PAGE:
The host computer 59 is provided with a CPU and memories and in responsible for timing control for driving the entire system, scanning control for imaging, image reconstructing processing, tracking control of an imaging section to a device such as a puncture needle, A dedicated processor may perform the image reconstructing. The host computer 59 is connected to an input device 60, display unit 61 and storing unit 62. The host computer 59 calculates pulse sequence information for scanning control and sends it to the sequencer 56. In addition, the image reconstructing processing is done such that received MR data map a two- or three-dimensional k-space (Fourier space or frequency space), then the mapped data undergo two- or three-dimensional Fourier transform to reconstruct the MR data into real-space image data, units to enable an imaging section to automatically track to the puncture needle, which are illustrated in FIG. 9, will now be described.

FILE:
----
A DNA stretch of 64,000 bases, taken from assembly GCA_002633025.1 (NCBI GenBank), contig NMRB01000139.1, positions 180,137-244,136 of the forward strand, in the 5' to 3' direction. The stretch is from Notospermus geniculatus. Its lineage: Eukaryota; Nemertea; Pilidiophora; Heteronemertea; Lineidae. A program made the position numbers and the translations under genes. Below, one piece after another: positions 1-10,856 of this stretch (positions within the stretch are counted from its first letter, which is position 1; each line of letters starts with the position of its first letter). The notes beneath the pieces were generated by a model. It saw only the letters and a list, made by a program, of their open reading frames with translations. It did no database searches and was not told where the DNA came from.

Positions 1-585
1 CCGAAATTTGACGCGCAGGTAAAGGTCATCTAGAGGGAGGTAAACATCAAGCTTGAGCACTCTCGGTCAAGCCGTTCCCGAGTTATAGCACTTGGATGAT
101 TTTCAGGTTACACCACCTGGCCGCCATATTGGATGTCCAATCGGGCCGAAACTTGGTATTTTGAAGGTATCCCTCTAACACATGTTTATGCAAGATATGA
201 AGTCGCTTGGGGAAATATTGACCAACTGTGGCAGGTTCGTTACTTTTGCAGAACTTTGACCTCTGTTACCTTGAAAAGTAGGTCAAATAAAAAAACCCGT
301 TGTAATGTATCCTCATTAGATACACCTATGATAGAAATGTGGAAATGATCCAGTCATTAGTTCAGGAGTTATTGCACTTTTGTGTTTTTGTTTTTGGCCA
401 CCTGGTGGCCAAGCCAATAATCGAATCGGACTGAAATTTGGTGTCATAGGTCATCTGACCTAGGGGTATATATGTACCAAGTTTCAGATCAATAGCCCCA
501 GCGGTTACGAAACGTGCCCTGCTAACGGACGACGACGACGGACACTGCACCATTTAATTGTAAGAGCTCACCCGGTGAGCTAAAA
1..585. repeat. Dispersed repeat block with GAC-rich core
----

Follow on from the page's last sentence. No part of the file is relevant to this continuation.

A puncture needle 70 is used to perform treatment such as paracentesis or examination on a patient P inserted or laid in the diagnostic spacing of the static magnetic field 52. The puncture needle 70 has a thin needle body made from a rigid material. At two specified positions on the needle body, positional sensors 71 a and 71 b are placed respectively to detect the position of the needle body.